The application of high-frequency alternating current (HFAC) stimulation to reversibly block conduction in peripheral nerves has been under investigation for decades. Computational studies have produced ambiguous results since they have been based on axon models that are perhaps not valid for the nerves in which the phenomenon has been demonstrated. Though simulations based on the Hodgkin-Huxley unmyelinated nerve cable model have been used to understand the phenomena, the isolated response of an unmyelinated nerve to HFAC waveforms has not been experimentally investigated. To understand the effect of HFAC waveforms in homogenous nerves, experiments were conducted on purely unmyelinated nerves of the sea-slug Aplysia californica. Sinusoidal waveforms in the range of 5-50 kHz were used to block the propagation of action potentials through the nerves. The time for complete recovery from block was found to be dependent on the duration of application of the HFAC waveform but was independent of the frequency of the waveform tested. Unlike data from simulations and experiments on myelinated nerves, the minimum HFAC amplitude for blocking conduction in these unmyelinated nerves exhibited a unique nonmonotonic relationship with frequency, which may be advantageous in various neurophysiological applications. View full abstract»

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  • Selective and Graded Recruitment of Cat Hamstring Muscles With Intrafascicular Stimulation

    Page(s): 545 - 552
    Save to Project icon | Request Permissions | Click to expandQuick Abstract | PDF file iconPDF (1248 KB) |  | HTML iconHTML  

    The muscles of the hamstring group can produce different combinations of hip and knee torque. Thus, the ability to activate the different hamstring muscles selectively is of particular importance in eliciting functional movements such as stance and gait in a person with spinal cord injury. We investigated the ability of intrafascicular stimulation of the muscular branch of the sciatic nerve to recruit the feline hamstring muscles in a selective and graded fashion. A Utah Slanted Electrode Array, consisting of 100 penetrating microelectrodes, was implanted into the muscular branch of the sciatic nerve in six cats. Muscle twitches were evoked in the three compartments of biceps femoris (anterior, middle, and posterior), as well as semitendinosus and semimembranosus, using pulse-width modulated constant-voltage pulses. The resultant compound muscle action potentials were recorded using intramuscular fine-wire electrodes. 74% of the electrodes per implant were able to evoke a threshold response in these muscles, and these electrodes were evenly distributed among the instrumented muscles. Of the five muscles instrumented, on average 2.5 could be selectively activated to 90% of maximum EMG, and 3.5 could be selectively activated to 50% of maximum EMG. The muscles were recruited selectively with a mean stimulus dynamic range of 4.14 ?? 5.05 dB between threshold and either spillover to another muscle or a plateau in the response. This selective and graded activation afforded by intrafascicular stimulation of the muscular branch of the sciatic nerve suggests that it is a potentially useful stimulation paradigm for eliciting distinct forces in the hamstring muscle group in motor neuroprosthetic applications. View full abstract»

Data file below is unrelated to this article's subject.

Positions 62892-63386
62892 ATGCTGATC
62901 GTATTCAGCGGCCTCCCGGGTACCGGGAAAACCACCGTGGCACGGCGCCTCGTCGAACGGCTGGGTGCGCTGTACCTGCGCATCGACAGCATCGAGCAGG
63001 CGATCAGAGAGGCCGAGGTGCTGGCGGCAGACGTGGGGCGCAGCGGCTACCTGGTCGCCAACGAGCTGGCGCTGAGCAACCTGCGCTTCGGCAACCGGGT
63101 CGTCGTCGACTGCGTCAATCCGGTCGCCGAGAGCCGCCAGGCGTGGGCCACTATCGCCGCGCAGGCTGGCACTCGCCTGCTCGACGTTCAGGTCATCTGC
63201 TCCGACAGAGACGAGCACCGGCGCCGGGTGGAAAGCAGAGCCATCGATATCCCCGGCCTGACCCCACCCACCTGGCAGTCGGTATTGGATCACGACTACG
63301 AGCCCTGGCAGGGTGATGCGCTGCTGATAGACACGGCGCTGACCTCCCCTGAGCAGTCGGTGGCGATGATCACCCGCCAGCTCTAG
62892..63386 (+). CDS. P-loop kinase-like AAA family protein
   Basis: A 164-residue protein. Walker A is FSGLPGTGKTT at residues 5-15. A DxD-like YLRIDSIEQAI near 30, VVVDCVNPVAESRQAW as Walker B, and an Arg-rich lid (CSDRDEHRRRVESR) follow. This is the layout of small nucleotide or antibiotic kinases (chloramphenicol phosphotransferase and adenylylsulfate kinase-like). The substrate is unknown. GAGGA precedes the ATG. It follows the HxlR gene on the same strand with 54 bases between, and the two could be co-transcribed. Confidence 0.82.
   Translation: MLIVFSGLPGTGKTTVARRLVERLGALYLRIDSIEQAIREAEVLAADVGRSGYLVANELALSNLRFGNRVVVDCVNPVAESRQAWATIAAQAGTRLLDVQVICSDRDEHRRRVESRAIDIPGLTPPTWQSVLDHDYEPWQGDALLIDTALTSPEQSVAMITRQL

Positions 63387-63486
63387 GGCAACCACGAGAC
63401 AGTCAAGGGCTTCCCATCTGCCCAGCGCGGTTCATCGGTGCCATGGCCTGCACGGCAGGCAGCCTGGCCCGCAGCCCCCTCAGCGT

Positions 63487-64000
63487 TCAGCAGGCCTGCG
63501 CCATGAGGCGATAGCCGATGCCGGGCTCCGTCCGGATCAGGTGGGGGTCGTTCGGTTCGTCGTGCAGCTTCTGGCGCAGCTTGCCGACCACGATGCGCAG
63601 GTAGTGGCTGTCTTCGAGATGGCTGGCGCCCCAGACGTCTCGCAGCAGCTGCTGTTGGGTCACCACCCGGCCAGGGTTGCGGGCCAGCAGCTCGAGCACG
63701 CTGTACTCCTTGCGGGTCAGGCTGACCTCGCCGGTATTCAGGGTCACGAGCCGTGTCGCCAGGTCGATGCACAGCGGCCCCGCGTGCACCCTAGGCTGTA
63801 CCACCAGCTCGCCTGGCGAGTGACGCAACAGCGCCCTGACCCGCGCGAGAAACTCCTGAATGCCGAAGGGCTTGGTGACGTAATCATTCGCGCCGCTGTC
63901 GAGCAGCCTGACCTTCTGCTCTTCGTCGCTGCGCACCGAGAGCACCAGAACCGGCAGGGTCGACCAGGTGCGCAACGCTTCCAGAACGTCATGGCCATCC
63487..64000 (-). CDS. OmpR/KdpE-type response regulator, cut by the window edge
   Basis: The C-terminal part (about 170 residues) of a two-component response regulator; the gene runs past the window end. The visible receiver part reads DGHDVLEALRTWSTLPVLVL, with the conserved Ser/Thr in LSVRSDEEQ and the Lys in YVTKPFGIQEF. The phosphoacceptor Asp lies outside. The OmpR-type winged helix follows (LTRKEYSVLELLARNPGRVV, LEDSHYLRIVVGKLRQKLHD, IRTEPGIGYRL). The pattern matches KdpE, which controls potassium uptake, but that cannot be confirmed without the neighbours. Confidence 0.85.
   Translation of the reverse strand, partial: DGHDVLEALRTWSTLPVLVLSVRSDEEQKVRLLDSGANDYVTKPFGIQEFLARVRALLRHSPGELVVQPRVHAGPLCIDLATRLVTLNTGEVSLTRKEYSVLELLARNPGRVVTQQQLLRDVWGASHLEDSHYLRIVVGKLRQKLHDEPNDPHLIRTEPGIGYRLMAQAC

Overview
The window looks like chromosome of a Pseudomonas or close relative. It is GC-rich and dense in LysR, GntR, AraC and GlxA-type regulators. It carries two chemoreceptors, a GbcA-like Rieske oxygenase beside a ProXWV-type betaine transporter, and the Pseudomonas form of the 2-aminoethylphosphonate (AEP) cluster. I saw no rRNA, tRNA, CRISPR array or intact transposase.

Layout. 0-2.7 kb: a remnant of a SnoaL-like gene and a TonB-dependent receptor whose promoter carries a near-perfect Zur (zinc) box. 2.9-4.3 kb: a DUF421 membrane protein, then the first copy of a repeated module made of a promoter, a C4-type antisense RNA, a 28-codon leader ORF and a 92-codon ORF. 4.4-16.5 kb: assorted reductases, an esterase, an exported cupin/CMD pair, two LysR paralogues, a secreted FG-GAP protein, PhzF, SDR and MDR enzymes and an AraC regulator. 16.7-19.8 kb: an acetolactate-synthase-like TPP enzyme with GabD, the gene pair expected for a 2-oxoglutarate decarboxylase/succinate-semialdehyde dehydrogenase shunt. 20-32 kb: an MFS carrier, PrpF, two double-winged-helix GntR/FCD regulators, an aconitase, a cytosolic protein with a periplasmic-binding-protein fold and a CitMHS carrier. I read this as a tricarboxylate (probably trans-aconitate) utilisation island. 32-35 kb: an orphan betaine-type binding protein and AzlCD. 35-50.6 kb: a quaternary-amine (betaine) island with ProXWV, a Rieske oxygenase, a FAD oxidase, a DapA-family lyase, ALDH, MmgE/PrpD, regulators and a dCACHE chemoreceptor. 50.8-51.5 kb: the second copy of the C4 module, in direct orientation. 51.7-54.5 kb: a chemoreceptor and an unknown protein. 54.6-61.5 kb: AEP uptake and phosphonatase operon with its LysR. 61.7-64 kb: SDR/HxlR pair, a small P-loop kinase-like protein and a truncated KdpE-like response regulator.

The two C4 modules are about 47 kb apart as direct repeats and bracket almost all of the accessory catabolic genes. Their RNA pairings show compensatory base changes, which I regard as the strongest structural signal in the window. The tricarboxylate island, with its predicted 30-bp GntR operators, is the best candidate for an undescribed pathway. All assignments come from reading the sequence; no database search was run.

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  • Estimation of 2-D Center of Mass Movement During Trunk Flexion–Extension Movements Using Body Accelerations

    Page(s): 553 - 559
    Save to Project icon | Request Permissions | Click to expandQuick Abstract | PDF file iconPDF (887 KB) |  | HTML iconHTML